TE Austin Seferian-Jenkins, Washington

WR Robert Woods, USC

WR Marquess Wilson, Washington State

OL David Bakhtiari, Colorado

OL Khaled Holmes, USC

OL Carson York, Oregon

OL Matt Summers-Gavin, California

OL David Yankey, Stanford

K Andre Heidari, USC

FANCYPANTS De'Anthony Thomas, Oregon

Defense

DE Dion Jordan, Oregon

DT Star Lotulelei, Utah

DE Ben Gardner, Stanford

LB Chase Thomas, Stanford

LB Dion Bailey, USC

LB Shayne Skov, Stanford

LB Michael Clay, Oregon

CB Nickell Robey, USC

CB Jordan Poyer, Oregon State

S T.J. McDonald, USC

S John Boyett, Oregon

P Jackson Rice, Oregon
David BakhitiariJamie Sabau/Getty ImagesOffensive tackle David Bakhtiari has high expectations for the Buffaloes this season.
Receiver Paul Richardson is Colorado's best player. He's got Pac-12 speed, which the Buffaloes were sorely lacking in 2011. Coach Jon Embree's chief task in recruiting is to get more Paul Richardsons -- speedy guys for both sides of the ball.

But the rebuilding project in Boulder is going to require just as much David Bakhtiari as Paul Richardson. Bakhtiari, the Buffs' left offensive tackle, earned second-team All-Pac-12 honors in 2011 as a sophomore, the only Colorado player to get an All-Conference nod.

He's a want-to guy. A guy who talks about chemistry and a sense of urgency. A guy willing to lead. A guy who seems slightly bothered -- politely so, of course -- when a reporter notes the Buffs' significant holes heading into 2012.

Why should folks believe Colorado can improve on a 3-10 finish despite losing its top passer, top rusher and top-two receivers (Richardson missed four games due to injury)?

"There is definitely a sense of urgency that I can see from last year's team to this year's team," Bakhtiari said. "People are moving around with a purpose. They are buying into our common goal, which is a bowl game. We've decided we are tired of going home in December and watching all these games."

Bakhtiari has been impressed with QB Connor Wood, the Texas transfer who has the inside track to replace Tyler Hansen. He raves about RB Tony Jones, who will step in for Rodney Stewart. Stewart only led the Buffs in rushing four consecutive years and now ranks second on the school's all-time rushing list. And a healthy Richardson is the obvious choice to replace the receptions that departed with Stewart (45) and Toney Clemons (43).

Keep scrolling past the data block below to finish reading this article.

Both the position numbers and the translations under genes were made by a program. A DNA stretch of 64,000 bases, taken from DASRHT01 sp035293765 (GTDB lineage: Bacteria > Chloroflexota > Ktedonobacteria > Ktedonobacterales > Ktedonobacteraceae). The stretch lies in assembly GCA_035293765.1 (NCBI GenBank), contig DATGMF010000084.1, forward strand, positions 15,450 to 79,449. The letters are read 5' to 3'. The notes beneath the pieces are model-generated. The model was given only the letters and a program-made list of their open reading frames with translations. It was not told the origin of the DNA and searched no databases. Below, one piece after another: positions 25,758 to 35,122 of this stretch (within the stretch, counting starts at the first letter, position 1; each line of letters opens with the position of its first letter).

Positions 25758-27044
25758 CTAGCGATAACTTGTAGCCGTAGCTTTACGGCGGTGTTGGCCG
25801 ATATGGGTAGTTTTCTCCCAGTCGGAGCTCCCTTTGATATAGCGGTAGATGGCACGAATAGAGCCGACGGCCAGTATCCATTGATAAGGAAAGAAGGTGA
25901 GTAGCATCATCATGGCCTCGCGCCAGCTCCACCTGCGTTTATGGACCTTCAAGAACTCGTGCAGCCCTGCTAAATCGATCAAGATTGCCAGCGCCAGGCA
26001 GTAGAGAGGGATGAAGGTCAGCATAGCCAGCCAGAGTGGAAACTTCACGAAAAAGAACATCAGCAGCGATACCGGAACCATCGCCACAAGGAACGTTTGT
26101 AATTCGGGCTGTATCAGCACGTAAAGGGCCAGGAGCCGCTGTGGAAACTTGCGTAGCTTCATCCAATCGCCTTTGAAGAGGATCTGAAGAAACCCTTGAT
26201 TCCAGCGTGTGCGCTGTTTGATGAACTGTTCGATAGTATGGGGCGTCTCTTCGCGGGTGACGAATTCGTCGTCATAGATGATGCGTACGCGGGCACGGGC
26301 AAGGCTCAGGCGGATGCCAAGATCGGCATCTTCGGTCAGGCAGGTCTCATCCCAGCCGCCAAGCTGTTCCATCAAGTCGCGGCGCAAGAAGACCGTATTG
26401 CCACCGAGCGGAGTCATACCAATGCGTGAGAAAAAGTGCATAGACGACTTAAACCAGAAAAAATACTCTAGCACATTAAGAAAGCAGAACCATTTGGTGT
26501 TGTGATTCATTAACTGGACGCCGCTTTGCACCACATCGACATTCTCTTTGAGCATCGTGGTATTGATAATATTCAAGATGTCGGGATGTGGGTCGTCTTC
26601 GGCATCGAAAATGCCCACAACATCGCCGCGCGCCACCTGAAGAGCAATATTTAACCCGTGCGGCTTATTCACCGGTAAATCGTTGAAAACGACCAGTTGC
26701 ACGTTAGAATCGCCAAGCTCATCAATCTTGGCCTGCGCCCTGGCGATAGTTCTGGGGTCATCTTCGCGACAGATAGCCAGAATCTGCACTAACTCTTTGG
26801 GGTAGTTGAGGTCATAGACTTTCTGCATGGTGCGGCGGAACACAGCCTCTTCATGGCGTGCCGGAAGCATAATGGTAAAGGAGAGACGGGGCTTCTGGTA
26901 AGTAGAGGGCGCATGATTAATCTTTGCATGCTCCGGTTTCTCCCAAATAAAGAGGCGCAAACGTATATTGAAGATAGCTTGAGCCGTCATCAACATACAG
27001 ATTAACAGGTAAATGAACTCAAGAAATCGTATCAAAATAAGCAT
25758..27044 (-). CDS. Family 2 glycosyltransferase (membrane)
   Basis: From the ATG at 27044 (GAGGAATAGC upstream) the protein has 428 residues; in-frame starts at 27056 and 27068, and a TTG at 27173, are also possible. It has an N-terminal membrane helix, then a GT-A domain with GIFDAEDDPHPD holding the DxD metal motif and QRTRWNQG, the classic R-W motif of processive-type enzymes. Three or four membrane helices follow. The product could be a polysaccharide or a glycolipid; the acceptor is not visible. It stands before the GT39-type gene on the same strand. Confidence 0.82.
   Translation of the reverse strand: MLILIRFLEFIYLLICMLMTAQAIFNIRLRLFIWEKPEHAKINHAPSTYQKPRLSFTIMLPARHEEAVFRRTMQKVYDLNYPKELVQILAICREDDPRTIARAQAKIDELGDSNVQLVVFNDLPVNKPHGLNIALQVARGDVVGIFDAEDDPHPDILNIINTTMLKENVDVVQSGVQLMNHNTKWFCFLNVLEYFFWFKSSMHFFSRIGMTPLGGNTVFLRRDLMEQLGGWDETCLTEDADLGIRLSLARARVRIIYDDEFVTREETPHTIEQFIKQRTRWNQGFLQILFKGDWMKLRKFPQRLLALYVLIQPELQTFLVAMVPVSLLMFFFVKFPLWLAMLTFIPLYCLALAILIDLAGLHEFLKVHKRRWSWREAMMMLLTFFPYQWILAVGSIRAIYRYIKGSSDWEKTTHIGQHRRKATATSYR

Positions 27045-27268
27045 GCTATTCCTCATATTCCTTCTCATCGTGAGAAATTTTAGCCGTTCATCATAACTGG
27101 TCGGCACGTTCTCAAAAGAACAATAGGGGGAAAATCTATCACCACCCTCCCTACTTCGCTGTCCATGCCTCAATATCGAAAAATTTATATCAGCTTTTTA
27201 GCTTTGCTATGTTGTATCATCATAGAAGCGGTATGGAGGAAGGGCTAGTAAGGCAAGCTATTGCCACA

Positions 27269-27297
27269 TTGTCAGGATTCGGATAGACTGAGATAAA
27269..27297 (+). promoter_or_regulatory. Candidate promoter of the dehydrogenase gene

But if the Buffs are going to improve, they are going to need to score more than 19.8 points per game, a total that ranked last in the Pac-12 in 2011. That starts with Bakhtiari and the O-line, which is replacing guards Ethan Adkins and Ryan Miller.

Offensive line coach Steve Marshall, speaking to B.G. Brooks, called Bakhtiari "probably was our most productive player (in 2011) game in and game out." He'll be protecting Wood's blindside as well as leading the charge for a rushing offense that needs to do better than 3.5 yards per carry and 109 yards per game.

Like most Colorado players, Bakhtiari was recruited by Dan Hawkins, a far softer touch than the demanding, straight-talking Embree. (Said Bakhtiari, "Embree is a little more, 'I want production and I'm going to get it.'"). Unquestionably, there was an adjustment to the change in styles in 2011. There was a lot less nurturing and a lot more barking at practices. And Embree isn't afraid to publicly question his players commitment to winning.

But there were hints of accord late last season between coaching staff and locker room. After a 1-9 start, the Buffs won two of their final three games, including a shocking and impressive 17-14 win at Utah, which knocked the Utes out of the Pac-12 title game.

"Guys are now understanding what these coaches want and how they want it to be," Bakhtiari said. "Last year, we were kind of chickens with our heads cut off."

That's a start. It's probably going to take a few more Richardsons and Bakhtiaris to get the Buffs into Pac-12 South Division contention. But that's a start.

Pac-12 offseason check list

January, 20, 2012
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While recruiting season is heating up for its home stretch, national signing day is about the future. The present matters, too, and there are plenty of present matters that need attending.

What are the main areas of focus in advance of spring practices? Glad you asked.